Tuesday, July 24, 2007

Real conversation!

I got a pretty interesting response from Andrea to my post about an Orange County man who has been ordered to continue paying alimony to his ex-wife, even though she's now in an officially-registered domestic partnership. In the interest of encouraging this sort of discourse, I thought I would repost her comment here, and then offer my response.

I think the problem here is assuming that the ex-wife DOES consider herself married, and then heaping all your scorn on her. I think she probably considers herself emotionally "married," as do most couples who have commitment ceremonies or whatever. But a DP or a civil union isn't a LEGAL marriage - that was the point in setting up these parallel institutions, right? The law doesn't consider her married, it considers her in a DP - and CA's law is very good, but it's not equivalent. I think it makes perfect sense for someone in her position to say, "Sure, I WOULD legally marry my partner...but I'm not allowed to. As soon as I can get an actual marriage, with all the symbolism and benefits of one, I will agree that I am legally married." I think this makes way more sense with this "core of who you are" think you're getting at - if she cares about the right to marry, it goes against her sense of fairness to say, "oh well, a DP's just as good anyway."

Plus, the legislature could have easily added this situation to the DP law and didn't - "married or in a DP" - one more demonstration of how these are not parallel institutions.

I think Andrea makes some good points here, but I'm not with her all the way. I think the notion that the ex-wife's exploitation of what is essentially a loophole in the alimony law is an intriguing one, but I frankly can't believe it's true. She isn't making a political statement, she's making a financial one. If she was actually trying to make a political statement, I have to think she'd be making it through her lawyer. She'd be pointing out the unequivalence of marriage vs. DP status and saying something about it, just like Andrea is, just like the lawyers writing the briefs in the California Supreme Court case are. But no, her lawyer's basically making an estoppel argument about the husband's right to challenge the alimony order.

I mean, Andrea's right about one thing: a domestic partnership is not truly equivalent to a marriage. So maybe the ex-wife is legally right. But my argument isn't a legal one, it's an ethical one. As I suggested in my initial post, I don't see how this is any different from a heterosexual ex-spouse intentionally staying out of a marriage with his or her new significant other, because that would cut off the flow of alimony payments. It's either greed, or just spite toward the ex-husband. Either way, I find it distasteful and exploitative. And even if DP and marriage status aren't truly the same, I think it's fair to say that the current state of affairs in this case is violative of the spirit of the alimony law, if not the letter.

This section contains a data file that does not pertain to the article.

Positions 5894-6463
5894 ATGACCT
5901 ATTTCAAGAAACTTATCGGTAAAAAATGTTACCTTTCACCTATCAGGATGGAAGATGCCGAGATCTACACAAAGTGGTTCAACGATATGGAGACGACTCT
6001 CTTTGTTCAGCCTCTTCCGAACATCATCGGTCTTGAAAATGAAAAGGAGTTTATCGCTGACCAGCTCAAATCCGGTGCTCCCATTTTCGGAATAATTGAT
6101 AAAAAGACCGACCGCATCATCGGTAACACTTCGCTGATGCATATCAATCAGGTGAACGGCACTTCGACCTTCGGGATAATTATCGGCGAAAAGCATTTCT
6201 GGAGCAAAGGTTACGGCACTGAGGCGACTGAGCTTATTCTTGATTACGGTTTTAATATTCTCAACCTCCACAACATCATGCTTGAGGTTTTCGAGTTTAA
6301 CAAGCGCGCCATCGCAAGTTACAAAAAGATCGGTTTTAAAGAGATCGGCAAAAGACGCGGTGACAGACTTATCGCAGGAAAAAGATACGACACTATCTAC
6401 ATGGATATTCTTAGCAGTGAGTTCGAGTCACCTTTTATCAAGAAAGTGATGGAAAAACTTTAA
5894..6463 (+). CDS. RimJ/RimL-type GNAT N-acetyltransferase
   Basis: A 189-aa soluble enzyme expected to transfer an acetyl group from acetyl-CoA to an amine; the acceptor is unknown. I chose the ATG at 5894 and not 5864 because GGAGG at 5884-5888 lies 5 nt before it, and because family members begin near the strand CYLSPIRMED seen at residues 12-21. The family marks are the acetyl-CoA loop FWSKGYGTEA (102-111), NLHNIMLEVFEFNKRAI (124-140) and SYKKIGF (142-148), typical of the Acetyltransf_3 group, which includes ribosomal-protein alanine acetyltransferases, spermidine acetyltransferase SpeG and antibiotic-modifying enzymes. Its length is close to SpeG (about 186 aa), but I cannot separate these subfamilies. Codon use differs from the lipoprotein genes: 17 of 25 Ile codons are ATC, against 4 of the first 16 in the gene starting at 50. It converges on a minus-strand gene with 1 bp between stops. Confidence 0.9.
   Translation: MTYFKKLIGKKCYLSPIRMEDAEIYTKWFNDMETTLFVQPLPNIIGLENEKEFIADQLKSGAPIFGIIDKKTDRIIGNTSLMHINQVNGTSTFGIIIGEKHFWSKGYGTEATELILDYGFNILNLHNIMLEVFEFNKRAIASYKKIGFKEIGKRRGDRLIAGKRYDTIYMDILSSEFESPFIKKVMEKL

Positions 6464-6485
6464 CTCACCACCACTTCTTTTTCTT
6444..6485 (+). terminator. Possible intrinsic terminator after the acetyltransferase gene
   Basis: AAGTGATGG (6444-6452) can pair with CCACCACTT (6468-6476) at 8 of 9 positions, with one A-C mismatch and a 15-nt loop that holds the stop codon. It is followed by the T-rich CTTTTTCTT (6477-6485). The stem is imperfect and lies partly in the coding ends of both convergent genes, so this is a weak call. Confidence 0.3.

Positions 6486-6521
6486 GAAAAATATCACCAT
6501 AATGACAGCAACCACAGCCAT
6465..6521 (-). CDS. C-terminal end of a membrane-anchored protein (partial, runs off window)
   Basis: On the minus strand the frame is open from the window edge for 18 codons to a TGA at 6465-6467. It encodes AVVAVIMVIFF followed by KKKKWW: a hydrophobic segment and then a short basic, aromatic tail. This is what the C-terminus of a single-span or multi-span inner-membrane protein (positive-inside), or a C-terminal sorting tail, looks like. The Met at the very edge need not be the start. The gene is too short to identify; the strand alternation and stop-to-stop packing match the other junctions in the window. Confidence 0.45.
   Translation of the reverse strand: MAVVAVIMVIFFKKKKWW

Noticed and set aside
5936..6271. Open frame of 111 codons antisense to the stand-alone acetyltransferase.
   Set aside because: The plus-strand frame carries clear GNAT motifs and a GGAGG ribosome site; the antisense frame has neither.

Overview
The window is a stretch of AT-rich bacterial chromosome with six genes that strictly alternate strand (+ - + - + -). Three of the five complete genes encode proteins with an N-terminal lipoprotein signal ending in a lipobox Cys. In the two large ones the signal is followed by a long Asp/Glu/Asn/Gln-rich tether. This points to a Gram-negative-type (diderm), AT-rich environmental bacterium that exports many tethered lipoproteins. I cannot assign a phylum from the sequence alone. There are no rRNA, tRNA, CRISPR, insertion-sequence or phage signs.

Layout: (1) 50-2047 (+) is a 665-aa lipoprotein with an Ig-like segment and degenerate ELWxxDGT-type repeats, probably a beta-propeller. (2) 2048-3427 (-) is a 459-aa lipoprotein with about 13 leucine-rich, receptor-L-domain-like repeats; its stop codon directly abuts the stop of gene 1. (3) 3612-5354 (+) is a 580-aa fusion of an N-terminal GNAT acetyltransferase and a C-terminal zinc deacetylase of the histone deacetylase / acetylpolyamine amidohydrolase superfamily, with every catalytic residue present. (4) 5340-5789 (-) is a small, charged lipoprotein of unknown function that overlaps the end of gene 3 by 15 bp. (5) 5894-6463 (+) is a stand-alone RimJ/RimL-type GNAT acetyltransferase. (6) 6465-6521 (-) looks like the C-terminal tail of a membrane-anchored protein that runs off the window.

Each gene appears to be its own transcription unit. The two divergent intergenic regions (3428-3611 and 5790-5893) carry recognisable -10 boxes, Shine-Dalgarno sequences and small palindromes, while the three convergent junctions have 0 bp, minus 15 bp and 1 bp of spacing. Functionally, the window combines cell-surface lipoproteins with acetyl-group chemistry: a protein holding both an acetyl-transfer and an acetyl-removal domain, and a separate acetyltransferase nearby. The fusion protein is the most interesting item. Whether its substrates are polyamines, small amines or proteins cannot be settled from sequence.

As for the bit at the end about the legislature having been able to amend the alimony law but declining to do so, I don't think you can draw any conclusions from that. For all my California pride, the State Senate is a disaster. Thanks to the 2-term limit for State Senators (that's lifetime, not consecutive), there's no institutional memory, and the legislature is often too neutered by California's idiosyncratic preference for direct democracy-by-proposition to do much of anything. Except, perhaps, undoing things it's already done. It's quite impressive, really: an institution that is incapable of effectively looking forward or backward.

So even if the law were inherently homophobic, I don't think it's the legislature's intent to communicate its disdain for homosexual relationships at the cost of $1,250 per month to some random divorcee. I'm both naive enough to think the legislature isn't that petty, and jaded enough to think that the institution wouldn't have the foresight or intellectual capacity to make so subtle a statement even if it wanted to.

1 comment:

andrea said...

Fair enough :)

I'm tempted to bait you about what about child support you don't like, but it might end pretty ugly.